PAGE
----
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The Magpie Sings the Great Depression:
Selections from DeWitt Clinton High School's Literary Magazine, 1929-1942

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Cafeteria

By Richard Ullman

The Magpie, Spring 1940, v. 24, n. 2, p. 56.

SURE meet all kinds working in a cafeteria. Gotta be there by six—leave at two. Don't mind getting up early. Kinda strange riding in the subway at five in the morning. Only one or two people on the train. Maybe a drunk sprawled across a seat, or a night watchman resuming from work. Gives yuh an empty, lonely feeling sitting there, like walking in the rain. I like to look at the houses with the shades pulled down and the windows dark and know everyone's sleeping. Let 'em sleep; there's all day to rush around in. There's a light in one of the windows; some kid's sick, or maybe some guy getting up for work.

Silver Cafeteria—Bar and Restaurant. A few customers are seated at the tables scattered about the place like sand dunes in the desert. There's an odor of hot coffee and steam heat. Nothing like the smell of good coffee. The window washer is working over in the corner near the cash register, his arm slowly rising and falling, as he wipes off the streams of dirty, soapy water from the plate glass front. God, it's funny how Joe can look so alive and clean in that starched apron this early, when I'm dead on my feet. "Yes, SIR! what's yours? Two coffees, comin' right up." Ouch, that coffee urn's hot: almost burned my hand off. The rattle of cups sounds hollow in the nearly empty restaurant.

That guy's always in here around this time. Sorta seedy looking. Maybe he's an artist; he's sloppy enough. Looks like he slept in that grey tweed jacket and plaid pants. Needs a haircut and he looks like he hasn't shaved in a week. His high cheek bones stand out in his thin face and his delicate long fingers are like a doctor's. Maybe he's a concert pianist... or a violinist.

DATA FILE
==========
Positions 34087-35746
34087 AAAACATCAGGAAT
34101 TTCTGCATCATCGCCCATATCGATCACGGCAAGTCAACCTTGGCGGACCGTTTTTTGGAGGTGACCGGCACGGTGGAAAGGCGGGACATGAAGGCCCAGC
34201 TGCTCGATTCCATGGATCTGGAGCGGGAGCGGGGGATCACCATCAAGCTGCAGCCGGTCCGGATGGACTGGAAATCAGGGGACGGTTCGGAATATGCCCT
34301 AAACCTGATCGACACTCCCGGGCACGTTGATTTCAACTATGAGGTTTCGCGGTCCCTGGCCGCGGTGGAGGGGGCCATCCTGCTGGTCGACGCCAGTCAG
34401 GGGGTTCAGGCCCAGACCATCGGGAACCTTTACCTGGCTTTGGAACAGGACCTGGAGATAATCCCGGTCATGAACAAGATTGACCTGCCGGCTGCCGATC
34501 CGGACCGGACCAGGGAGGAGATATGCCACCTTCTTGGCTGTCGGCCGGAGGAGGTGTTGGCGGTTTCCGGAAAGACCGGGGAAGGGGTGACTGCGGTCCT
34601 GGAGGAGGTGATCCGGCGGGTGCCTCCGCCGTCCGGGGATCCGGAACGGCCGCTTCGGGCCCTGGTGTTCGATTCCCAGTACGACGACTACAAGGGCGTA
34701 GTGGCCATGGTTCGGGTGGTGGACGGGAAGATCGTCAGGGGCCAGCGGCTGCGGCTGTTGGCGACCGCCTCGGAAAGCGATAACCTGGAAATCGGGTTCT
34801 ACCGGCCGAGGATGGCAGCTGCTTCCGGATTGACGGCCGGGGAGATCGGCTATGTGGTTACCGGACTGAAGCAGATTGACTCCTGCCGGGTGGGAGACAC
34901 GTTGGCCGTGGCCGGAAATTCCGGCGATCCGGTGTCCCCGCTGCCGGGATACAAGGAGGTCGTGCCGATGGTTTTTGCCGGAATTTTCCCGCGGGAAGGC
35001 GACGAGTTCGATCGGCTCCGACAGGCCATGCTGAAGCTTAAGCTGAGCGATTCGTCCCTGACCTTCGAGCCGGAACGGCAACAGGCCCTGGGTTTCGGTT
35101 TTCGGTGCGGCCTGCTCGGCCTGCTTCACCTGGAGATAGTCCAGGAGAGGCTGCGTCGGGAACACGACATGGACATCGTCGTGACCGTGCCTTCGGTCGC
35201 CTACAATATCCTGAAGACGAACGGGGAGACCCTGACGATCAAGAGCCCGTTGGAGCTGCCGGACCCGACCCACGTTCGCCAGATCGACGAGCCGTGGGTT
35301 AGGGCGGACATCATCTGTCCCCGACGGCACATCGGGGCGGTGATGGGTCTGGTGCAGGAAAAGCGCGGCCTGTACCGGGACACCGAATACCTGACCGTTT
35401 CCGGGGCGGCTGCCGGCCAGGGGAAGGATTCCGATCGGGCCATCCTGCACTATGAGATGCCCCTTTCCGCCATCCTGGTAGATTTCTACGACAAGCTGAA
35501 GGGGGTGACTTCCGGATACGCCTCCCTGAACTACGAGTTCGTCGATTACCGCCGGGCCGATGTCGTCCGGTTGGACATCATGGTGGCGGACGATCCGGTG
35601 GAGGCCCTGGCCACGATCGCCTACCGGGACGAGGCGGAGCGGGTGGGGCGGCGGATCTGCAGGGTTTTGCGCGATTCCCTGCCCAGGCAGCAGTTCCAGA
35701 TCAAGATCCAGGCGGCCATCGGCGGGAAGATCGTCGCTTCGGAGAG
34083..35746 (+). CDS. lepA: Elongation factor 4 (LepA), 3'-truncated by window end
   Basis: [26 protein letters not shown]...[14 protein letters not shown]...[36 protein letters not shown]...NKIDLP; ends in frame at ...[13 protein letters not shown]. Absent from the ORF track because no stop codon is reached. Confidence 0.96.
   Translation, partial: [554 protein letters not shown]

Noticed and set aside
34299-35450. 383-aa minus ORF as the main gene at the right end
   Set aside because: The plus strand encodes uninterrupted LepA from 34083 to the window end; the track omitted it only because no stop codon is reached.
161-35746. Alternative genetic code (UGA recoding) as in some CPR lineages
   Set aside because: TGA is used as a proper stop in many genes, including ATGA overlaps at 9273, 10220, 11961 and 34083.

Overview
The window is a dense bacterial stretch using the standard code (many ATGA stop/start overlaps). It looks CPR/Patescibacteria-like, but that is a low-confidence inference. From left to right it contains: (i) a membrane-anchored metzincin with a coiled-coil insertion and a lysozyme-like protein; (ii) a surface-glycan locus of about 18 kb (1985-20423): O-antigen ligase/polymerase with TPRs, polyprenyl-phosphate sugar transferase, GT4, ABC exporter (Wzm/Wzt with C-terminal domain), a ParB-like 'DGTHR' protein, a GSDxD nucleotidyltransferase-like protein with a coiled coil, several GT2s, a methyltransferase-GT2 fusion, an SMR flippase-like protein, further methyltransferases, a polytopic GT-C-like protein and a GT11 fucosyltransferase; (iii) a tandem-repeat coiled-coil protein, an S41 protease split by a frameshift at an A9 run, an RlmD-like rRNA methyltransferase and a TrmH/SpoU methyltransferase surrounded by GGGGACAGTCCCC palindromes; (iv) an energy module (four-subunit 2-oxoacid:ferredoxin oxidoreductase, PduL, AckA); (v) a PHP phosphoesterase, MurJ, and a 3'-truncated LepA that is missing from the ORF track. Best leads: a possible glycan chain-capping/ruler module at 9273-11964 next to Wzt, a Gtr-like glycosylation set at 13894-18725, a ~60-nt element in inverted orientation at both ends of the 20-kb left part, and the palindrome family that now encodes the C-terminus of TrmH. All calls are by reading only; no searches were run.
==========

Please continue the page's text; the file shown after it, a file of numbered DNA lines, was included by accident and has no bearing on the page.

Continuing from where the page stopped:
"Hi Mike! How's the wife feeling?" Mike ain't been looking so good since his wife got another one of those coughing spells. He's been workin' his head off to try and keep her in the country a while, but he told me yesterday that he didn't think he could do it. Poor guy—it's a bum job driving a hack all night.

Mike's sitting with Bill over on the side. Bill's kinda smart. Interested in radio. He's always reading some catalogue or manual while he eats his eggs. Wants to be a technician. He works in the grocery store on the corner and he's crazy about Marie; she cleans up the tables here. Swell couple, but he won't get married till he's got a better job with a little money salted away.

6:45. Gas bag blows in now. That over-ripe tomato looks at the girls like an ex-ray machine. Does that guy eat! Orange juice, ham and eggs, French fried, muffins and coffee. Looks like a bookie the way he sits there surrounded with racing charts. He's flirting again with Daisy.

"Sorry bit shot; gotta date tonight. I don't like prize-fights."

She ain't got no date tonight. but sitting at home is better than going out with that guy.

Mr. Schwartz is late today. Musta overslept. He's a nice old gentleman. Kind of forgetful though, always leaves his hat or school papers on the table, and I have to run after him and give them to him. Teaches physics in one of the high schools, I think.

"A cup of coffee, Miss Daisy, 2/3 milk and l/3 coffee. Doctor says I shouldn't drink too much of the stuff." He'll be here in another half hour thumbing through the Times and slowly sipping his coffee.

Better get my breakfast now before the rush starts. Yup! You sure meet 'em all workin' in this place.




The Magpie Sings the Great Depression

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